What is an American?


The name "America" first began to appear on maps in the early 1500’s, always being placed in the area of present-day Venezuela or toward Nicaragua. Later, the name was applied to the entire continent of America consisting of North America, South America, the Caribbean, and offshore areas such as Newfoundland and Greenland. Today, the plural form of "the Americas" is sometimes used because of the many subregions: North America, South America, Meso-America (Mexico and northern Central America), Central America, Arctic America, etc.

America as a name may stem from the mountain range known as Amerique located in Nicaragua or it may stem from a word common to several American languages of the Caribbean and South America, namely Maraca (pronounced maracá, maráca, and mbaraca). This word, meaning rattle or gourd, is found as a place name in Venezuela (Maracapana, Maracay, Maracaibo), Trinidad (Maracas), Puerto Rico (Maracayu, etc.), Brazil (Maraca, Itamaraca) and elsewhere.

Many very early maps of the Caribbean region show an island located to the northwest of Venezuela (where Nicaragua is actually located) called "Tamaraque" which has been interpreted as "T.amaraque" standing for tierra or terra (land) of Amaraque.

Most of us have probably been taught that America as a name is derived from that of Amerigo Vespucci. Strangely enough, Vespucci’s first name is more often recorded as Albérico rather than Amerigo. It may well be that the name America is not derived from his name but we know for sure that it was first applied to South America or Central America and not to the area of the United States.

From the early 1500’s until the mid-1700’s the only people called Americans were First Nations People. Similarly the people called Mexicans, Canadians, Brazilians, Peruvians, etc. were all Native People. In 1578, for example, George Best of Britain wrote about "those Americans and Indians" by which he referred to our Native American Ancestors as Americans and the people of India and Indonesia as Indians. In 1650 a Dutch work referred to the Algonkians of the Manhattan area as "the Americans or Natives." In 1771 a Dutch dictionary noted that "the Americans are red in their skins". As late as 1845 another Dutch dictionary defined mestizos (mestis) as being children of a "European" and an "American" parent.

English usage is very little different. John Wesley, in 1747, referred to First Nations People of Georgia as "the Americans." The Quaker traveler William Bartram, after a lengthy tour among the Creeks, Cherokees, and Choctaws in the 1770’s, refers to them as "the Americans." Samuel Johnson’s Dictionary (1827 edition) has: "American [from America]. An aboriginal native of America; an inhabitant of America."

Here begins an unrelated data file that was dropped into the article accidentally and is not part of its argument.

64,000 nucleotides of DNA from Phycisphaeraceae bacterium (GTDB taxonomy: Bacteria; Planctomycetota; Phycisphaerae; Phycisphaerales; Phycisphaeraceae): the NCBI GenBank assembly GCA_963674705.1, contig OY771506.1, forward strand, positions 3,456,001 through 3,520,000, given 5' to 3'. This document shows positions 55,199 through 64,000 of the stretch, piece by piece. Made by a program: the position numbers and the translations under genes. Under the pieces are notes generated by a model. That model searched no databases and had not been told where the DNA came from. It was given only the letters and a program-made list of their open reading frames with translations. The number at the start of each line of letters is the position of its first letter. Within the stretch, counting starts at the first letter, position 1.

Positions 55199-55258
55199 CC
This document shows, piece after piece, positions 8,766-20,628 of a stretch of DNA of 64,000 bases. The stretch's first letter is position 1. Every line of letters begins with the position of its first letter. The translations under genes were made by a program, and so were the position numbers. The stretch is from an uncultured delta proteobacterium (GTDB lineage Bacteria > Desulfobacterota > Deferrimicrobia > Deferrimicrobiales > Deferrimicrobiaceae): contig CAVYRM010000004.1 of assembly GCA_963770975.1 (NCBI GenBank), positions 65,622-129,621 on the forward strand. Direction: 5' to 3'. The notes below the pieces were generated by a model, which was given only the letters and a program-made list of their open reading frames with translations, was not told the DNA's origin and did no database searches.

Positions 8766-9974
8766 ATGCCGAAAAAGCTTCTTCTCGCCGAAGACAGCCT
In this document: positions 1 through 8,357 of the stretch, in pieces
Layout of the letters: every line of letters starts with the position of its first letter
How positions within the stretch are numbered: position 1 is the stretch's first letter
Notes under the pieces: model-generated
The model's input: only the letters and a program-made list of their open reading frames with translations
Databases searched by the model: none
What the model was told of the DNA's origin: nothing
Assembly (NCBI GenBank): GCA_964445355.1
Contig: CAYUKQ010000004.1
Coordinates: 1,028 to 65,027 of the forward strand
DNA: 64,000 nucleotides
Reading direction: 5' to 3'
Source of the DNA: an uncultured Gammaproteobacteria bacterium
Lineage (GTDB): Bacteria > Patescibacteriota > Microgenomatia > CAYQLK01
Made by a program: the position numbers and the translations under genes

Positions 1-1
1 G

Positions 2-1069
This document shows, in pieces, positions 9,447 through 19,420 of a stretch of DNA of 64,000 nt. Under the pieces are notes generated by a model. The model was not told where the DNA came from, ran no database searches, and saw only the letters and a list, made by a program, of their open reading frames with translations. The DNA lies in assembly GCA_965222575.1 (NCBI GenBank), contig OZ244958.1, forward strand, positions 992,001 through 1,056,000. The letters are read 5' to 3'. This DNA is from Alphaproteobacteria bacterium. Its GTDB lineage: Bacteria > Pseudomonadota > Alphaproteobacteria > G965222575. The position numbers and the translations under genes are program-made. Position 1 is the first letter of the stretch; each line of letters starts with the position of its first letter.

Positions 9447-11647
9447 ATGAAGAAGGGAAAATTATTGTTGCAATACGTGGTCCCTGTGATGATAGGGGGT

In 1875, Charles Maclaren, in a British encyclopedia, wrote of "the American race," "the color of the American," "the American natives" and "the Americans" by which he meant "the Americans of indigenous races." More recently (1986), the Chronicle of Higher Education noted that "Scientists Find Evidence of Earliest Americans" in northeastern Brazil (32,000 years old). These "earliest Americans" were Native Americans.

Beginning in the 1740’s-1780’s British newspapers also began to refer to their British subjects on the Atlantic seaboard as Americans in the sense of Britons living in America. After the United States became independent in the 1780’s, its new citizens began to refer to themselves as Americans, perhaps trying to identify with the famous Chief Tammany and the continent of America.

It is incorrect usage to refer to the United States as America. It is "of America," and America is the entire continent. California was part of America before it became part of the United States, and everything from Canada to Chile is still considered to be part of America.

Jack D. Forbes

[see Mestizo]

[see American Indian]

Forbes 10/94
I re-read the post, good thing, otherwise I might have looked like an idiot! but than again I often do. That was a good read andmen. here is a link that talks about this to.

news.nationalgeographic.com/n...bajaskull.html (external - login to view)
Reverend Blair
Common usage is reality though. Americans are, in this day and age, citizens of the United States of America. The rest of us are something else...Canadians, Mexicans, fans of Hugo Chavez...whatever.

I think at this point it would be better to differentiate between the citizens of the United States by referring to those who support democracy and the stated views of the founding fathers as Americans and those who see corporatism and the domination of others as imperative to their well-being as Amerikans.
Thats a good way of looking at it reverend. Some of their founding fathers were spectular. Do you have a favorite?

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